– Star Wars: Shadows of the Empire came out 19 years ago, in 1996, for the Nintendo 64 by LucasArts. While the interface is clunky at times, it features a cool-named character (Dash Rendar!) and serves as a neat side story between The Empire Strikes Back and Return of the Jedi.
– Yesterday, 14 years ago, Pikmin came out for the GameCube. It’s kind of a cult classic for Nintendo, in that it “only” sold about 1.1 million copies back in the day. It has spawned two sequels, but it remains a minor series for the Big N.
This week in Your Parents Basement, we are using our mega busters and mostly the metal blade to defeat evil robot masters! From 1989, we are playing Capcom’s Mega Man 2. We are also joined by special guest, friend of the show and one-time letter writer, Hawk Man 5000, a.k.a. Dave! He’s a master of the series, apparently being one of the five people left that owns a cartridge version.
You can manually download this week’s podcast that wiles your eardrums here or subscribe to the show via the iTunes store. To manually subscribe, use this link in the device / podcast player of choice. You can also follow us on Twitter, or ‘like’ us on Facebook.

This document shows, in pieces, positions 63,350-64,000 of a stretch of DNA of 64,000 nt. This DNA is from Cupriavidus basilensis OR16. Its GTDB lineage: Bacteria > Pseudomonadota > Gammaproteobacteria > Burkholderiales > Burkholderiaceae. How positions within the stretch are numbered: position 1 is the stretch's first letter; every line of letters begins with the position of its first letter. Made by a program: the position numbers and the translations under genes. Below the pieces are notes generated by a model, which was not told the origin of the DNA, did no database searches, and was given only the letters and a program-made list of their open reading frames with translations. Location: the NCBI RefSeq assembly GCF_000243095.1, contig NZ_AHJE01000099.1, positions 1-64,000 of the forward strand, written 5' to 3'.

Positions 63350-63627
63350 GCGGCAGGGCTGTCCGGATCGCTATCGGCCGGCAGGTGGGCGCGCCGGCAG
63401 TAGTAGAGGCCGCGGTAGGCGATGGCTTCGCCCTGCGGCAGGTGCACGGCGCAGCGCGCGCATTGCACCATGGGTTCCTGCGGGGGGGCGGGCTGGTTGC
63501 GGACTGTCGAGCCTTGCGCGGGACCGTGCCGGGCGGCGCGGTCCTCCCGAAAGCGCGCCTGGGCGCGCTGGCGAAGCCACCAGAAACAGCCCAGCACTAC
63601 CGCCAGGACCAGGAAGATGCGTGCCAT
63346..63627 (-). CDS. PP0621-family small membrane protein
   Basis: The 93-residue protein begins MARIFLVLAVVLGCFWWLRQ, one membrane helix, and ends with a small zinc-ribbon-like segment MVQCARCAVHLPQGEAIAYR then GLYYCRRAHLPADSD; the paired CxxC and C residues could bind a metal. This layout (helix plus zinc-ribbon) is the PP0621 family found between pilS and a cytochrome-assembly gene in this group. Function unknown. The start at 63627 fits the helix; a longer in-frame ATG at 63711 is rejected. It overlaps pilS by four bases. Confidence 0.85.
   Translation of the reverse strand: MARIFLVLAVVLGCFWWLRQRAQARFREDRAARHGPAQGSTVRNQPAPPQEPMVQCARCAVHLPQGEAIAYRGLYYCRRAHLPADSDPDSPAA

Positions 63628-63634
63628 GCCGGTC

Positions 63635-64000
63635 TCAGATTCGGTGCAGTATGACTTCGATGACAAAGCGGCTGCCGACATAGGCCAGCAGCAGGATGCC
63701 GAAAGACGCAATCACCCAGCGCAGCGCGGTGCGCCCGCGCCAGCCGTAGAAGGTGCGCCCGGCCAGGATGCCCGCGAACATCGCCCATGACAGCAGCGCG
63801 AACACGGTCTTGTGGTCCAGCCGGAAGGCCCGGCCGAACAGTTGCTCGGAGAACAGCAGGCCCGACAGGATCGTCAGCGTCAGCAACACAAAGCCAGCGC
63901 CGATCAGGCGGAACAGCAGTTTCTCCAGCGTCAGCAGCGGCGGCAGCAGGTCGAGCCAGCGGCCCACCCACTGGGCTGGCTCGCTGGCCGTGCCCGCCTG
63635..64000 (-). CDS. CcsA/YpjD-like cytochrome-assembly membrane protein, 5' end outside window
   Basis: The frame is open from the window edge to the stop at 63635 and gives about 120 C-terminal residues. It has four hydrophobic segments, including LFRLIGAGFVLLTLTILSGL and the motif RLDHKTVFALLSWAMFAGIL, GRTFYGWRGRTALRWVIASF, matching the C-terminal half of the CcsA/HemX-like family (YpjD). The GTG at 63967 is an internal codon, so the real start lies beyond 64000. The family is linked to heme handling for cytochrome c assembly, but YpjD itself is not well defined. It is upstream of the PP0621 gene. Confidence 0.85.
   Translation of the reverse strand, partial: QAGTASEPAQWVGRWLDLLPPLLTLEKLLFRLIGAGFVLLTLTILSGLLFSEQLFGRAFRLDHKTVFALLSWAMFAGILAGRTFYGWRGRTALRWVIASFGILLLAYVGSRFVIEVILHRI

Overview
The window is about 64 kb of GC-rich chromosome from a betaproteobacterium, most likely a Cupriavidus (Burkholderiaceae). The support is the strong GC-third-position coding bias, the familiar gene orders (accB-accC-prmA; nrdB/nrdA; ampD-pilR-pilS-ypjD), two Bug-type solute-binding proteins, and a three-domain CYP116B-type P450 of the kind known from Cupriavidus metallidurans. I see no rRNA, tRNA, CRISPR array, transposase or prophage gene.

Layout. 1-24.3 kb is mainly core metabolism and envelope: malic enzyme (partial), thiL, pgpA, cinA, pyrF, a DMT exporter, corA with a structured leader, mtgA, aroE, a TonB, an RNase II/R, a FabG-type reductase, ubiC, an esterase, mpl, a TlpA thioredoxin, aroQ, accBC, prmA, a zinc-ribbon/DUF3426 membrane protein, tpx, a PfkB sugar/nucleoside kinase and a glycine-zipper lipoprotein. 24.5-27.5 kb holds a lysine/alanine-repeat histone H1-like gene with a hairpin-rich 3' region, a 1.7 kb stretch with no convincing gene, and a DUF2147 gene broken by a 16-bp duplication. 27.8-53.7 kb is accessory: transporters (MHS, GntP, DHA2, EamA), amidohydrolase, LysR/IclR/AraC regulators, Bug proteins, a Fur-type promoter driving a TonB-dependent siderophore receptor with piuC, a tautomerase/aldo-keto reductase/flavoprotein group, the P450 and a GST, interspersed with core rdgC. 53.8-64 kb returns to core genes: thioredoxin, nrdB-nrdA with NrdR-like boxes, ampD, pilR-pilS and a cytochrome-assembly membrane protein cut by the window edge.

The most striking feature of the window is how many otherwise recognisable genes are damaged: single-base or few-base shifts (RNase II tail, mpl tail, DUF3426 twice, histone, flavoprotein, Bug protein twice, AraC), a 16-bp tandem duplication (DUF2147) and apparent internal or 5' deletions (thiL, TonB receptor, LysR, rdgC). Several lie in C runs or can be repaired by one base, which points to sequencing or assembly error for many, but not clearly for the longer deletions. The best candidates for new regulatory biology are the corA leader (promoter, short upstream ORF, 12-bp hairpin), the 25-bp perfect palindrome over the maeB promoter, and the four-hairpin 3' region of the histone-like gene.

As always, if you like the show, support us by buying from Amazon! You can use this link to go to Amazon, and any purchase you make will kick a couple bucks to the show, with no extra cost to you. It’s a win-win! Want to have an email or comment read on the air? Send us a message on the ole Twitter or Facebook, or, shoot that mail to email@example.com.
- 0:00 – Intro, which is the buildup and classic crescendo of the Mega Man 2 main theme.
- 55:15 – Emails. The boys talk about their favorite games from 30 years ago, dinosaur-based games and the lack of emails in Todd’s box.
- 1:09:30 – Todd gets something off his chest.
- 1:13:45 – Snifferoo. Between this and the Mega Man 2 theme, we are sorry that 8-bit theme songs will haunt your dreams.
– According to Price Charting, pretty much all of the NES Mega Man games are now worth some decent money, whether you have the box or not. Thanks to their popularity and scarcity, loose cart prices range from $20 for the third up to $96 for the fifth. Boxed prices range from $180 to $1,800. Even the press kit for the ninth installment, which is a sort of faux-NES game for modern systems, is $275 to $300.
– We picked Mega Man 2 because it is a bit more modern and easier than the first game, but really, any game of the main series or the X-series is worth playing. There are various collections and games available for purchase on pretty much every system and online stores.